On The Effect Of The Retraction Of A Confessional Statement

It is well grounded law that where on the production of a confession it is challenged on the ground that an accused person did not make it at all, the question whether he made it or not is a matter to be decided at the conclusion of the trial by the learned trial Judge himself. Whatever objection may be made by counsel in such circumstances does not affect the admissibility of the statement and therefore it would be admitted in evidence as the issue of voluntariness or otherwise if the statement does not arise for consideration and decision of this Court See: QUEEN VS IGWE (1960) FSC 55; (1960) SCNLR 158; IKPASA VS ATTORNEY-GENERAL, BENDEL STATE (1981) 9 SC 7.
This Court again in SHUAIBU ABDU VS. THE STATE (2006) 12 SC (Pt. VI) at Page 103 held that:-



“… the prosecution heavily relied on the confession of the accused/appellant in proof of its case. I am mindful of the fact that a free and voluntary confession of guilt whether judicial or extra-judicial which is direct, positive and properly proved is enough to establish a conviction, so long as the Court is satisfied with its truth. See THOMAS AKPAN EKONG VS. THE STATE (2013) All FWLR (pt. 685) 353; ODEY v. F. R. N (2008) 3 -4 SC 142”.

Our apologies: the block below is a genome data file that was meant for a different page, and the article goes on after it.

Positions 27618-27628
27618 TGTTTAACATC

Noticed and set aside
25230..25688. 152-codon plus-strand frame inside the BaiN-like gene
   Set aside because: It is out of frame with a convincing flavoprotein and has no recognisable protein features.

However, in EGBOGHONOME VS. THE STATE (1993) 7 NWLR (pt. 306) 383 It was held that:-
“Where an extra-judicial confession has been proved to have been made voluntarily and it is positive and unequivocal and amount to an admission of guilt, as in the instant case, it will suffice to ground a finding of guilt regardless of the fact that the maker resiled therefrom or retracted it altogether at the trial, since such u-turn does not necessarily make the confession inadmissible.”
See also QUEEN VS ITULE (1961) 2 SCNLR 183; AREMU VS. THE STATE (1984) 6 SC 85; EJINIMA VS. THE STATE (1991) 6 NWLR (Pt.200) 62: AKPAN VS. THE STATE (1992) 6 NWLR (Pt.248) 439 and AKINFE VS. STATE (1988) 3 NWLR (Pt.85) 729.
In SULE VS. THE STATE (2009) 4 NCC 456, this Court decided that:-
“A Court can still convict on a confessional statement alone even if the accused person resiles from it. A confessional statement is part of the evidence adduced by the prosecution”.
See also ADEKOYA VS. THE STATE (2012) 1 NCC page 7 and ONYEYE VS. THE STATE 7 NCC page 304.

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